Saturday, October 18, 2003



Art was glad to get a day off from shopping. We spent the morning moving clothes and moving furniture out of the guest room and the downstairs room, in preparation for the work next week. Wendy is trying to get a truck so that we can haul all this stuff away, but if need be, we will just store everything in the garage for now. We won’t really need the garage until December when we return to the US for the holidays. We have to clear everything out so that the old floor can be torn up, the pipes laid for the new heating system, and the new floor put in. We went last week with the geometra to pick out the kitchen floor tiles, and the fixtures for the downstairs bathroom. We even managed to get a shower in that bathroom, but alas, no bidet! The new laundry room will also be downstairs, and although I’ll have to go upstairs to hang the clothes up, it shouldn’t be a big problem. I love hanging clothes on the line, always have. Since they don’t have gas dryers in Italy, we will try to limit our use of the electric dryer to very damp days, or maybe just a 5-10 minute fluff for the towels.

By the time we had finished moving all of Art’s clothes out of the guest room, and moving the smaller pieces of furniture, it was time to head to Terni to get finger-printed. We had been given an appointment for the fingerprints when we applied for our Permesso two weeks ago. Although the appointment wasn’t until 5 o’clock, we decided to leave early and hope that we could get finished earlier. We had made a test run down to Terni last Sunday; just to make sure we remembered how to get there. The drive took about 45 minutes, and we arrived in Terni just before 4. We had to show our papers to the guard, and were admitted to the questura. Once we got to the office of the Polizia Scientifica, we saw that there were a few people ahead of us. Luckily, only one of them still needed to be fingerprinted, and we started the process about 15 minutes later.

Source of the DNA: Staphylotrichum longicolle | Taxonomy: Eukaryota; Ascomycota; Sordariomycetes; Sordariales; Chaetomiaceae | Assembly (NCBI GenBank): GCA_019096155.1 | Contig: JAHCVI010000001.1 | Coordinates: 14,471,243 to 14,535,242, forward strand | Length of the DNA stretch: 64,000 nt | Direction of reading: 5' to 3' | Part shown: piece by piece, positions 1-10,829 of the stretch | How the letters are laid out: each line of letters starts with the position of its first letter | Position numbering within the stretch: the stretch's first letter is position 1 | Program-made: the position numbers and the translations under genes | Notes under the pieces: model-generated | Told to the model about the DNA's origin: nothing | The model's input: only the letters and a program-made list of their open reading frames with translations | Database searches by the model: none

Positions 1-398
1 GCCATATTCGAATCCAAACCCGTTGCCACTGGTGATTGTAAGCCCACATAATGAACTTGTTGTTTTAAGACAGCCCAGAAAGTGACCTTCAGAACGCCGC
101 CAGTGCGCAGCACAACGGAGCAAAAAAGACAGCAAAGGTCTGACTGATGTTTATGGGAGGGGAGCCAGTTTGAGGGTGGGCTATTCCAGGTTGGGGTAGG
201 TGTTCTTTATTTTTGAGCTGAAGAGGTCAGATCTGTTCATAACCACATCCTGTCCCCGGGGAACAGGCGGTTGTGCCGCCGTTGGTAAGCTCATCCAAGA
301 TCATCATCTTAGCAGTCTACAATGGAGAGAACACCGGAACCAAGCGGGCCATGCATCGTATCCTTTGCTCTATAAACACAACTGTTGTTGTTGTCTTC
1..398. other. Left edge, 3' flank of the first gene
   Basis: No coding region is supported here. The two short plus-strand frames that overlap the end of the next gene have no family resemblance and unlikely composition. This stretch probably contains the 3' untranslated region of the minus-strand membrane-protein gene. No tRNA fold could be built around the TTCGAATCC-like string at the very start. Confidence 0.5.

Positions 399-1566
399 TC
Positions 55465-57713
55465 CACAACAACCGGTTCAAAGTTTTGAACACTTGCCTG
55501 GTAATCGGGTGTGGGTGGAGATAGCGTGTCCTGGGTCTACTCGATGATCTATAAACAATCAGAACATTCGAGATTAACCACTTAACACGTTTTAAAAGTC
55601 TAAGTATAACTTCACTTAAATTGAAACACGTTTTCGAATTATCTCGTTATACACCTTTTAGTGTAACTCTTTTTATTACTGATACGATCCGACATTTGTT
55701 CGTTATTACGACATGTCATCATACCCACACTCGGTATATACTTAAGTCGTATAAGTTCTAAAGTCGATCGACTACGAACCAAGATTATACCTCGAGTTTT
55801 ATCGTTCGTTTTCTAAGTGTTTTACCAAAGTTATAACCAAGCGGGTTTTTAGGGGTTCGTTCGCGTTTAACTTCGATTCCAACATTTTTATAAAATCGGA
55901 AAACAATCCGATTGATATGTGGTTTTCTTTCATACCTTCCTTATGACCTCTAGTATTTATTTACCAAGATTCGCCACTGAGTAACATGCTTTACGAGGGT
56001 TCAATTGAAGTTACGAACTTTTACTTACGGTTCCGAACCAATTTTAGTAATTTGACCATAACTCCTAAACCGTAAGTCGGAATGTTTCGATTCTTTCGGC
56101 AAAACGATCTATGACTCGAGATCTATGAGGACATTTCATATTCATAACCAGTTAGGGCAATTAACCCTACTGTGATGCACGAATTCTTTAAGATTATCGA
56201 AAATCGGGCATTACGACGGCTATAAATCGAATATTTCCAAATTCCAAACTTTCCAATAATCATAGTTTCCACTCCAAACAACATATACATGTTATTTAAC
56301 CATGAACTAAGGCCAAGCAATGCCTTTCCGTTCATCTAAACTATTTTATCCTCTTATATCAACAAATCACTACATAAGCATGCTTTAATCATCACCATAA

They had our documents ready, asked us a few more questions, such as our parents names, our height…in centimeters, which we of course didn’t know, but they measured us right there, then asked for our passports. Once the paperwork was completed, they asked us to remove our rings, took a roller and applied black ink, first to our fingertips, then to our fingers, and finally to our entire palm. Each part was transferred to paper, some areas twice. We scrubbed our hands in the sink and we were finished. While we were doing all of this, Art was trying to converse with the three employees in Italian, but they seemed to laugh at his efforts more that he would have liked. We decided it was because they were the police, and they felt superior. They were surprised to find out that we were “en pensione”, and that in the US you could retire after 30 years of work. They told us that in Italy you must work for 40 years, or at least that’s what I THINK they said! Oh well, let them feel superior…. After all, who’s still working and who’s “en pensione”?

We were back in our car by 5 o’clock, and headed towards San Venanzo. We must return to Terni to pick up our final papers on October 27, or at least that’s when they are SUPPOSED to be ready. Since we are starting school that day, Wendy will try to call, and hopefully we can go on Thursday, when they are open in the afternoon. This will allow us to return to the commune in San Venanzo and get our final residency papers. This will give us lower utility and tax rates, as well as let us buy a car. We hate the Opel Corsa they gave us after the Fiat was wrecked, and are hoping we don’t have to extend our car rental beyond the November 1st date we originally set.


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